So why is Australia only just coming on board now?

Well, with the four Super Rugby sides run by individual state unions, Clyne said the ability for Rugby Australia to take control has always been limited but a refreshed relationship between nation and state had helped that process.

Things have improved significantly in the past year, with Rugby AU involved in some coaching moves, all four teams sharing fitness data, and also making a handshake agreement to work out the resting of star players in 2019.

4. How could the selection panel look?

The makeup of the Wallabies staff in 2019 is still yet to be fully settled and there is a new layer of intrigue for Rugby Australia with the role of an independent selector to be filled in early 2019.

Cheika and Johnson will fill two spots in the selection panel but the third face is set to come from outside the organisation.

The move signals a return to the type of structure Australia had when Johnson was last involved in the Wallabies, as John Connolly’s attack coach.

He sat on the panel alongside the coach back then too, with a number of influential figures filling the third spot outside of the team setup.

Back then, Tim Horan and Michael O’Connor were two of the figures who filled the independent selector’s role in the three-man panel.

Having new selectors alongside Cheika could also have a knock-on effect of keeping Australian players in the country, and out of the hands of overseas clubs.

Sources say there are a few players who’ve fallen out of favour with Cheika who’d been waiting to see what happened in this review before making decisions.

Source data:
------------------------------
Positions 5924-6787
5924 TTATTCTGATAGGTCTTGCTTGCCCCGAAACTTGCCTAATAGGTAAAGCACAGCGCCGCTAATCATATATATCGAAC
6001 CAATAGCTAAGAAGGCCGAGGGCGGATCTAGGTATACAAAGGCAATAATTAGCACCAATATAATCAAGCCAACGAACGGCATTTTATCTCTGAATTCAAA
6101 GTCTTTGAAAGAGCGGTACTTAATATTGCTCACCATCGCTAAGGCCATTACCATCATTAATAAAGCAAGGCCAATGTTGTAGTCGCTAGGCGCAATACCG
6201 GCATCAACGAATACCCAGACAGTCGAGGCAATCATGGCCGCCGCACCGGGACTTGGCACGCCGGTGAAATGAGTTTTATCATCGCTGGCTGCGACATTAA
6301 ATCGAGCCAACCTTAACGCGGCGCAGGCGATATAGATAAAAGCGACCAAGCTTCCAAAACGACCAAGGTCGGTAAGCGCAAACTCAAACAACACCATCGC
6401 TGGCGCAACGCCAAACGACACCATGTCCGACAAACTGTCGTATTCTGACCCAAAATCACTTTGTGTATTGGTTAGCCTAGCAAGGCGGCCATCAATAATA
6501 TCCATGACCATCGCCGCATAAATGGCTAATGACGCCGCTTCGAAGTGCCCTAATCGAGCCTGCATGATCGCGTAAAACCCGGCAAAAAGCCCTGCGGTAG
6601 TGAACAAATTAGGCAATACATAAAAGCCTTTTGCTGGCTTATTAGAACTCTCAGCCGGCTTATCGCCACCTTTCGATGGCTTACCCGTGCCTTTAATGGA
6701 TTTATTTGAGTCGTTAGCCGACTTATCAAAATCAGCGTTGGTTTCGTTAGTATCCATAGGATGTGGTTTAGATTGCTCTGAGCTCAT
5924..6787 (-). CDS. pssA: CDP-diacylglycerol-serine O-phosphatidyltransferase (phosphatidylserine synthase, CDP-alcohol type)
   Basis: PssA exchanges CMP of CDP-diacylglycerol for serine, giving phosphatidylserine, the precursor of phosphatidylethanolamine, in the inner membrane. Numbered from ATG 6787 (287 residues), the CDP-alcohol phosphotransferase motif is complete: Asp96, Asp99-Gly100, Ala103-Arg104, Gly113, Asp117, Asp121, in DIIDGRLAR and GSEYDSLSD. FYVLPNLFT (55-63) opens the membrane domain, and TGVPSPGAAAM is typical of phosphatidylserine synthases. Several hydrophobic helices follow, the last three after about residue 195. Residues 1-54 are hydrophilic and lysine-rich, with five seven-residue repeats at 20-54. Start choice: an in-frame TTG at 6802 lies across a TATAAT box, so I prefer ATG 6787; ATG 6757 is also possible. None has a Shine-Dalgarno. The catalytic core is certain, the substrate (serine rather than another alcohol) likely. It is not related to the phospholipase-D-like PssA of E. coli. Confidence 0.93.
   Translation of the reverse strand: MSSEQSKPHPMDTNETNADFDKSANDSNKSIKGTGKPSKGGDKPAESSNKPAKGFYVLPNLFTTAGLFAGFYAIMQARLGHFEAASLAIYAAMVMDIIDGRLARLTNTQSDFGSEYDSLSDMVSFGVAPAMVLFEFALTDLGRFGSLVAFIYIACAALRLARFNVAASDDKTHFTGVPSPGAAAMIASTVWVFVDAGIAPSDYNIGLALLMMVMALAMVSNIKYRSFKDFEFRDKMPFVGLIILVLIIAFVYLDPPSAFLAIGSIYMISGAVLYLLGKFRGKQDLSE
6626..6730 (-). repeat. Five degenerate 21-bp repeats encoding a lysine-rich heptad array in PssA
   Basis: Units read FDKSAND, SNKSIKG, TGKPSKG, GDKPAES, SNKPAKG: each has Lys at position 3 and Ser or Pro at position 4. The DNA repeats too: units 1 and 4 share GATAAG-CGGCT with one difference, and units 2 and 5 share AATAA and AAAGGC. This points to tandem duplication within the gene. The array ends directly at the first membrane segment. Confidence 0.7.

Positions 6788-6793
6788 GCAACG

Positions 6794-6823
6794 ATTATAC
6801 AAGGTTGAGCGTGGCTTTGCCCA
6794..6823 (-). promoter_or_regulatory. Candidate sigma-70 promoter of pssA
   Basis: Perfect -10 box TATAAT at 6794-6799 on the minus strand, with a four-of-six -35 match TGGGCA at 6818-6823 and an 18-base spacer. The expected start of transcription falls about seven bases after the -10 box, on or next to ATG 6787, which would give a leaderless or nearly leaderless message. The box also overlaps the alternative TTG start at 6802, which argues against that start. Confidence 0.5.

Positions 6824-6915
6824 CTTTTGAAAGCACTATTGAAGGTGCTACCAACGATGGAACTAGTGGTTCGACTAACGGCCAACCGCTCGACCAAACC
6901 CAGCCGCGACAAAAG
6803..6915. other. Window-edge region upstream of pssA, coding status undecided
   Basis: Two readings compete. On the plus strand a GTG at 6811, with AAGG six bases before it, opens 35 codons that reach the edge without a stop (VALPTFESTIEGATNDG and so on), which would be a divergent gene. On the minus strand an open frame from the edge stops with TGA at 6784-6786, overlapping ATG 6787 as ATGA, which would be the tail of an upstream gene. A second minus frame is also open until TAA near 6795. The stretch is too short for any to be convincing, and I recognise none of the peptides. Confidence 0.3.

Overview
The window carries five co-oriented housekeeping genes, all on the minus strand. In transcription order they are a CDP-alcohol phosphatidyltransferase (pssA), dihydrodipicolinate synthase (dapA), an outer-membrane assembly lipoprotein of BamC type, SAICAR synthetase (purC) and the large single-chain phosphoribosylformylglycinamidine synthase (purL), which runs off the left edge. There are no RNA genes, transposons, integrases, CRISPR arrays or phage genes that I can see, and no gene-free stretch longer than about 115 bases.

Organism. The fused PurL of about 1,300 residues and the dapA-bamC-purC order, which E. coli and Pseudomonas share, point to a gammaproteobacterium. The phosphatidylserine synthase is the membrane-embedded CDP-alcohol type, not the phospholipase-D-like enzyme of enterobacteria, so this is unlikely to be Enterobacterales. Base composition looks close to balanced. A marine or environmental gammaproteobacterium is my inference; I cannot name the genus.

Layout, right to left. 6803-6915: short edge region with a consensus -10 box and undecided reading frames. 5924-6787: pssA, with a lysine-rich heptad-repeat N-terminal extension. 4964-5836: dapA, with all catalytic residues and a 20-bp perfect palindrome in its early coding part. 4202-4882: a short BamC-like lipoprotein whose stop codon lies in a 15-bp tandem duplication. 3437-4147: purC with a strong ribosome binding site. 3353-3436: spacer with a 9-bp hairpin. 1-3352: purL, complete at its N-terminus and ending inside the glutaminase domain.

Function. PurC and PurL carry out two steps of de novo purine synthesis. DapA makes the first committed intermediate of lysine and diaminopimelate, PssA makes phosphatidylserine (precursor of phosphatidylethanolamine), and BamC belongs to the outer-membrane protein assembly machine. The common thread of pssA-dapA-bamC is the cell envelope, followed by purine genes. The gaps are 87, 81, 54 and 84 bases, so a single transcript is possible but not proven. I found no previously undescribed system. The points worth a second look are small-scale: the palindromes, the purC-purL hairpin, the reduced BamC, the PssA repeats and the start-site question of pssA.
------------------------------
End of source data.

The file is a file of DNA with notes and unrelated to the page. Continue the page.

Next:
Cheika is still the coach but the addition of two other selectors could convince them to stay and keep pushing for World Cup selection and beyond.

Another important, and related, question is how quickly Johnson will get his hands dirty on player retention and recruitment.

Cheika has been heavily involved in that area for the past few years but it’s probably one of the duties he’ll pass onto Johnson.

5. How will this go down with fans?

Managing the outward perception could be the trickiest element of the announcement on Monday.

Clyne admitted sentiment towards the game rested on the fortunes of the Wallabies and they will need to start winning immediately to turn that sentiment around.

Many fans have called for change in the coaching staff at all number of levels and how this decision will be swallowed may not be determined until they actually play again next July.

The reaction to Monday's announcement was mixed and when asked about how the news might be received, Castle said there was more at stake than public perception might say.

"I think the thing that's really difficult is that fans also need to understand that we're dealing with people's lives here and we need to make sure that we go through a proper review process so that we give those people the best chance to put their case forward," she said.

"That's Michael and that's the program he's running.

"He has identified some changes he'd like to make but we need to follow some good process but part of that is discussing that with Scott and there will be some announcements in due course but we wanted to make sure we show those people the respect of the process."